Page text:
BEULAH — An Elberta mother accused of trying to kill her autistic daughter will appear in court after officials completed a report that could pave the way for an insanity defense.
Kelli Rai Stapleton, 46, pleaded not guilty to attempted murder in 19th Circuit Court. Authorities said she tried to kill herself and her daughter Issy, 14, on Sept. 3 by igniting two charcoal grills inside an enclosed van.
A trial had been scheduled for April, but Stapleton’s defense attorneys put that on hold when they requested a criminal responsibility evaluation.
Benzie County Prosecutor Sara Swanson said the non-public report came back last week and triggered the case’s first court date in months, a May 6 status conference. She said she can’t comment on its contents.
“I can’t talk about anything that’s in it,” she said.
Stapleton’s attorney Brian Johnson didn’t return a call for comment.
A state psychologist in December found Stapleton mentally fit to stand trial. The criminal responsibility evaluation differs in that it focuses on her state of mind during her alleged criminal actions, a key question in an insanity defense.
Court records show prosecutors on April 21 filed a rebuttal of an insanity defense. Swanson said proving a defendant had an intent to kill is an important part of an attempted murder charge.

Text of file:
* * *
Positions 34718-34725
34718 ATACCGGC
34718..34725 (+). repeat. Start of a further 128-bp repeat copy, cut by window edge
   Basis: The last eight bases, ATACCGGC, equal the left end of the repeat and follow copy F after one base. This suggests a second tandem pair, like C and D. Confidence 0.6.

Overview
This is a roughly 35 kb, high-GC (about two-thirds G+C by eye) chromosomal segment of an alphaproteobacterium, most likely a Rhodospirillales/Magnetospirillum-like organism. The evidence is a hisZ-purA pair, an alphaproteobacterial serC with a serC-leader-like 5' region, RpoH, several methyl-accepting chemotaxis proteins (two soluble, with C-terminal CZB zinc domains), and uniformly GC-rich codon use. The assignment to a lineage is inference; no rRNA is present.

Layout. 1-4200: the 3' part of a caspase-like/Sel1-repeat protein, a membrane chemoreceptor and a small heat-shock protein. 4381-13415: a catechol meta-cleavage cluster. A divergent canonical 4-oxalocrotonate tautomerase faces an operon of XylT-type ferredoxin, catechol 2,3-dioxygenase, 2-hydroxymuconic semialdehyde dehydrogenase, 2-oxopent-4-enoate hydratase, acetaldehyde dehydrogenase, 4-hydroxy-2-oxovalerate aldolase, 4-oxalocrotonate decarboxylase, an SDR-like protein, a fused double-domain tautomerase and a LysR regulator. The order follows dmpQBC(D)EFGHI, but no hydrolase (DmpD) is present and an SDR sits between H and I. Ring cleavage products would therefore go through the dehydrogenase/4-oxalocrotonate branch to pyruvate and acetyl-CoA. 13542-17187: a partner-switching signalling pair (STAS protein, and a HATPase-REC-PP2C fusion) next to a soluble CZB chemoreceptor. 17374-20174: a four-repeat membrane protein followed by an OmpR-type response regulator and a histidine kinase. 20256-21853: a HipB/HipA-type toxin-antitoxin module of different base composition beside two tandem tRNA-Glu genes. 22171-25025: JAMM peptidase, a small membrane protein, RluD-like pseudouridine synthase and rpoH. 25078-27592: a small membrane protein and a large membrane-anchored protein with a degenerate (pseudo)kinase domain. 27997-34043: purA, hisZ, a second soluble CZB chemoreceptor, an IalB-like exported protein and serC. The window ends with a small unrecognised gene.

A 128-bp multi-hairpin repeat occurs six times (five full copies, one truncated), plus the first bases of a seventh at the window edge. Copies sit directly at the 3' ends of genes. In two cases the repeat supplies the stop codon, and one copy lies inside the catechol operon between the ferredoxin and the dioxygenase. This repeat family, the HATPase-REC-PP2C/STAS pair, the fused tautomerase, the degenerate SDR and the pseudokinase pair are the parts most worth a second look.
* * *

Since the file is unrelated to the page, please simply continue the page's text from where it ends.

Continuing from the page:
“With the insanity defense they will have to show she could not form the criminal intent,” she said. “I have to prove there was intent.”
Authorities said Stapleton made statements after being pulled from the van that years of frustration with her daughter’s autism and behavior led her to believe the best solution would be if they “went to heaven,” according to a court transcript.
Both Kelli and Issy Stapleton suffered carbon monoxide poisoning, but Issy lingered in a coma for days and awoke with permanent brain damage. Issy’s aunt Sarah Ross said her recovery continues at home.